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British Columbia Highway 7

Highway 7 marker

Highway 7

Lougheed Highway
Haney Bypass
Sections in red denotes Highway 7
Route information
Maintained by British Columbia Ministry of Transportation and Infrastructure
Length150 km[1][2] (93 mi)
Major junctions
West end Hwy 99 (Granville Street) in Vancouver
Major intersections Hwy 1 (TCH) in Coquitlam
Hwy 7B in Port Coquitlam
Golden Ears Way in Maple Ridge
Hwy 11 in Mission
Hwy 9 in Kent
East end Hwy 1 (TCH) near Hope
ProvinceBritish Columbia
Regional districtsMission, Kent, Hope
Major citiesVancouver, Burnaby, Coquitlam, Port Coquitlam, Pitt Meadows, Maple Ridge
Highway system
Hwy 6 Hwy 7B

Highway 7, known for most of its length as the Lougheed Highway and Broadway, is an alternative route to Highway 1 through the Lower Mainland region of British Columbia. Whereas the controlled-access Highway 1 follows the southern bank of the Fraser River, Highway 7 follows the northern bank.

Highway 7 was first commissioned in 1941, and originally went from Vancouver to Harrison Hot Springs, following Dewdney Trunk Road between Port Moody and Port Coquitlam. In 1953, Highway 7 was moved to its current alignment between Vancouver and Coquitlam. Its eastern end was moved south from Harrison Hot Springs to Agassiz in 1956, and then east to Ruby Creek in 1968. Since September 1972, Highway 7 has travelled to a junction with Highway 1 just north of Hope.[3]

The name of the highway, unlike that of Alberta Premier Peter Lougheed, is pronounced /ˈlhd/. The highway is named after Nelson Seymour Lougheed, MLA for the Dewdney District and the BC Minister of Public Works (1928–1929), who ran a logging company in the area.

Route details

The Lougheed Highway just east of Brentwood Town Centre SkyTrain station in Burnaby
Highway 7 near Harrison Mills
Lougheed Highway near Coquitlam in 2018

Highway 7's total length under the jurisdiction of the British Columbia Ministry of Transportation (MOT) is 118 km (73 mi). Highway 7 is signed as far west as Granville Street on Broadway in Vancouver, all the way east through Burnaby into Coquitlam, which is under the jurisdiction of the South Coast British Columbia Transportation Authority (TransLink). The section under the MOT's jurisdiction begins at the westbound exit with Highway 1 near Schoolhouse Street, with a total length of 2.3 km (1.4 mi). The highway then turns immediately northeast, meets with Highway 1 at the Cape Horn Interchange, and has an exit with United Boulevard. The highway leaves the MOT's jurisdiction 300 m (980 ft) after the interchange.[4] TransLink again has jurisdiction of Highway 7 from the point east of Ottawa Street to the point east of United Boulevard.[5]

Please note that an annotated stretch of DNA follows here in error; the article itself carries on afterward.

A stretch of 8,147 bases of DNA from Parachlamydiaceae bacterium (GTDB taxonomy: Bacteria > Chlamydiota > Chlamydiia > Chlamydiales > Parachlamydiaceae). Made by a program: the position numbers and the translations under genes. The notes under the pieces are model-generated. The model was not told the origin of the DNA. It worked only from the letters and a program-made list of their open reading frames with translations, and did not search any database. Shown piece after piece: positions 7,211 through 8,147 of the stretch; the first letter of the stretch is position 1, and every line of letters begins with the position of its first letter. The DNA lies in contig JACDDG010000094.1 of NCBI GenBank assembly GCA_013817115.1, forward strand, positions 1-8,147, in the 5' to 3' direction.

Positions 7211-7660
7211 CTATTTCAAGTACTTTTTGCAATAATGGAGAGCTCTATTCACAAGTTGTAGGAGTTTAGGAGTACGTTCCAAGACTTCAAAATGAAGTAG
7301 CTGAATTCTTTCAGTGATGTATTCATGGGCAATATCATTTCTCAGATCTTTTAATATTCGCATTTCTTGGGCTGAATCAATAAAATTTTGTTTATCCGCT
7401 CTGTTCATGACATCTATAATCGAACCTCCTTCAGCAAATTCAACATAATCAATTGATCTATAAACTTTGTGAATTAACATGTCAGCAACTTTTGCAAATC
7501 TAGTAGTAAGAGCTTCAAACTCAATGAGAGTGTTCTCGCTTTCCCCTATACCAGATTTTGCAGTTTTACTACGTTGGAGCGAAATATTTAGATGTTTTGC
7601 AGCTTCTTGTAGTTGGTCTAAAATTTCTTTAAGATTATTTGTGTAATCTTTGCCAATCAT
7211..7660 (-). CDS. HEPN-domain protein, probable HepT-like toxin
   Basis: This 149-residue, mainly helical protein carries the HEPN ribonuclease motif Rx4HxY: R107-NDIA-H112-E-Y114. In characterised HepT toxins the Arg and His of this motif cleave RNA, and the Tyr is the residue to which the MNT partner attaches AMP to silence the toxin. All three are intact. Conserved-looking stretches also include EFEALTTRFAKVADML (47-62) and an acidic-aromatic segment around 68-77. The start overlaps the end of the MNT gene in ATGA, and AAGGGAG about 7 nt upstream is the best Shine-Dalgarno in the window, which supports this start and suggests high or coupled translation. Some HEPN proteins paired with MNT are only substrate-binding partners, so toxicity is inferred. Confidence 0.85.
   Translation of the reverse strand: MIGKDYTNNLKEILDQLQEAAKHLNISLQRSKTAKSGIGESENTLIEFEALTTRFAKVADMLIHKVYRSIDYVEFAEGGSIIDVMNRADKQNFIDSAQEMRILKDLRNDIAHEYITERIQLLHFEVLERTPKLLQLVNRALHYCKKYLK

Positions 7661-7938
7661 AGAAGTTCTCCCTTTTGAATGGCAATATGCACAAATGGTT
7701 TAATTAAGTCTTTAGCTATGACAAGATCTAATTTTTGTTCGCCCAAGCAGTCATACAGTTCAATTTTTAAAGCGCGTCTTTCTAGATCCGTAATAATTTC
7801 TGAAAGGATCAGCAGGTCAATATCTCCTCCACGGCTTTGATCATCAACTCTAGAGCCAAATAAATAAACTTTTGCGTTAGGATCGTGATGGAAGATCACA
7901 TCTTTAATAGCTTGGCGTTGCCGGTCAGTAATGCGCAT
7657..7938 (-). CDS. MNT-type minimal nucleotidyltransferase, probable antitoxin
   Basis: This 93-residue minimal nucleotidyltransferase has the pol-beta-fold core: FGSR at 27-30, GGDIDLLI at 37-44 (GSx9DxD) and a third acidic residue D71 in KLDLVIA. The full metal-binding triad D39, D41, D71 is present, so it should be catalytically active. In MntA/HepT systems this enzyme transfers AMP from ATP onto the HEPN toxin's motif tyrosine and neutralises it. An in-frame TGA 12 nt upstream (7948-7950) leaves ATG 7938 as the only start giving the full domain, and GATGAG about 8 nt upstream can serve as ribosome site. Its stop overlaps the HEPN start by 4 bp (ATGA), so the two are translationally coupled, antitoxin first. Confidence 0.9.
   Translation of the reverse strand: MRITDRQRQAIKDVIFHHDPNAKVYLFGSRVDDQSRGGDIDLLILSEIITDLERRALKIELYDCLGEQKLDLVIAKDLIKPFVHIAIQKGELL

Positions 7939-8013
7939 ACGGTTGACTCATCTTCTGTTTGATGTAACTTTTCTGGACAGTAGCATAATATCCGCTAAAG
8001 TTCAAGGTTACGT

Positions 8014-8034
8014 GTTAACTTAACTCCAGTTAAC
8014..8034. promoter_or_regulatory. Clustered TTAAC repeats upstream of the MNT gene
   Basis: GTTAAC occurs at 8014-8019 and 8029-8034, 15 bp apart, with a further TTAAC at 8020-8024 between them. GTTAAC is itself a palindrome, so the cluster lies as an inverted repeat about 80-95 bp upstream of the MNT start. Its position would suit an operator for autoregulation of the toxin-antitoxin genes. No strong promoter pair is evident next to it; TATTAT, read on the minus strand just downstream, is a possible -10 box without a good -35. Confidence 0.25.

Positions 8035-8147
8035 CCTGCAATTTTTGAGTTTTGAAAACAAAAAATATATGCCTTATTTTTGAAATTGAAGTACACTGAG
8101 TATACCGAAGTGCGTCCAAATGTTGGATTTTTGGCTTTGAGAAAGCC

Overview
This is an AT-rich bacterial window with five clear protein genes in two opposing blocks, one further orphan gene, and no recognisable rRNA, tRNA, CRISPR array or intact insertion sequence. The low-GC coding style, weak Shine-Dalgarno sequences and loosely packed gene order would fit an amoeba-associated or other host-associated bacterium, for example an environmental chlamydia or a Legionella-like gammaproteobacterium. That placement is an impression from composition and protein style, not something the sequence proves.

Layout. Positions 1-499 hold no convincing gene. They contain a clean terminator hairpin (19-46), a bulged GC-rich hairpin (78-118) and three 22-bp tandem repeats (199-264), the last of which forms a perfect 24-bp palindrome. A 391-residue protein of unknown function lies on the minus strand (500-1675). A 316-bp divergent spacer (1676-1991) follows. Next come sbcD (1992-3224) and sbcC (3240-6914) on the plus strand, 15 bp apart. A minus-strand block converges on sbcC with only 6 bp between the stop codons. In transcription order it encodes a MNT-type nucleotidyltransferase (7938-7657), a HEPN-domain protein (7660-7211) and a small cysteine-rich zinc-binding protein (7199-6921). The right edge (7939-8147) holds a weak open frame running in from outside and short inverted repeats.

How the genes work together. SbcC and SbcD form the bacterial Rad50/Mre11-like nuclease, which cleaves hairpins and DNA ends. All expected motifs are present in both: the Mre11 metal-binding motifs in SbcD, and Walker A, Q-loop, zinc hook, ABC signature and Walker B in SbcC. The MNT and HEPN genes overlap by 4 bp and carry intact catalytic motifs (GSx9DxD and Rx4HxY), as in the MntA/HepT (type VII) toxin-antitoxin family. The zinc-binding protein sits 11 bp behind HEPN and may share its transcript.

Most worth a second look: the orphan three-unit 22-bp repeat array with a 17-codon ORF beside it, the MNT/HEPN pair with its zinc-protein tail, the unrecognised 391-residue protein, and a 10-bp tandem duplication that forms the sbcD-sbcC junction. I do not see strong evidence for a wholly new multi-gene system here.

Highway 7 falls under the MOT's jurisdiction again after Ottawa Street, crossing over the Pitt River Bridge into Pitt Meadows. 6 km (3.7 mi) southeast of the Pitt River bridge, it crosses into Maple Ridge at Maple Meadows Way, and the highway then crosses into Mission another 20 km (12 mi) east. 9 km (5.6 mi) of Highway 7's entry into Mission, it meets a junction with Highway 11. 8 km (5.0 mi) east of the Highway 11 junction, Highway 7 leaves Mission over the Hatzic Pump Bridge.

27 km (17 mi) east of the Highway's eastern exit from Mission, Highway 7 enters the Municipality of Kent. 14 km (8.7 mi) east, it reaches a junction with Highway 9 at Agassiz. 18 km (11 mi) northeast of the Highway 9 junction, it leaves Kent. Another 12 km (7.5 mi) northeast, Highway 7 finally reaches its eastern terminus at a junction with Highway 1 at Haig, just across the Fraser River from the main part of Hope.


Lougheed Highway, as it exists today is the direct successor to the Dewdney Trunk Road, which was completed around 1900.[6] Portions of the Lougheed in fact, were a part of Dewdney Trunk Road.[6] A subsidized ferry service across the Pitt River was instigated on September 27, 1902,[7] and was replaced in March 1915 by the first Pitt River Bridge.[8] In the mid-1920s, the section from Harrison Mills to Agassiz over Woodside Mountain was built, being completed by the end of the 1926/27 fiscal year.[9] This also included a bridge over the Harrison River.[10] Around 1929 portions of the highway which followed Nicomen Slough were relocated.[11]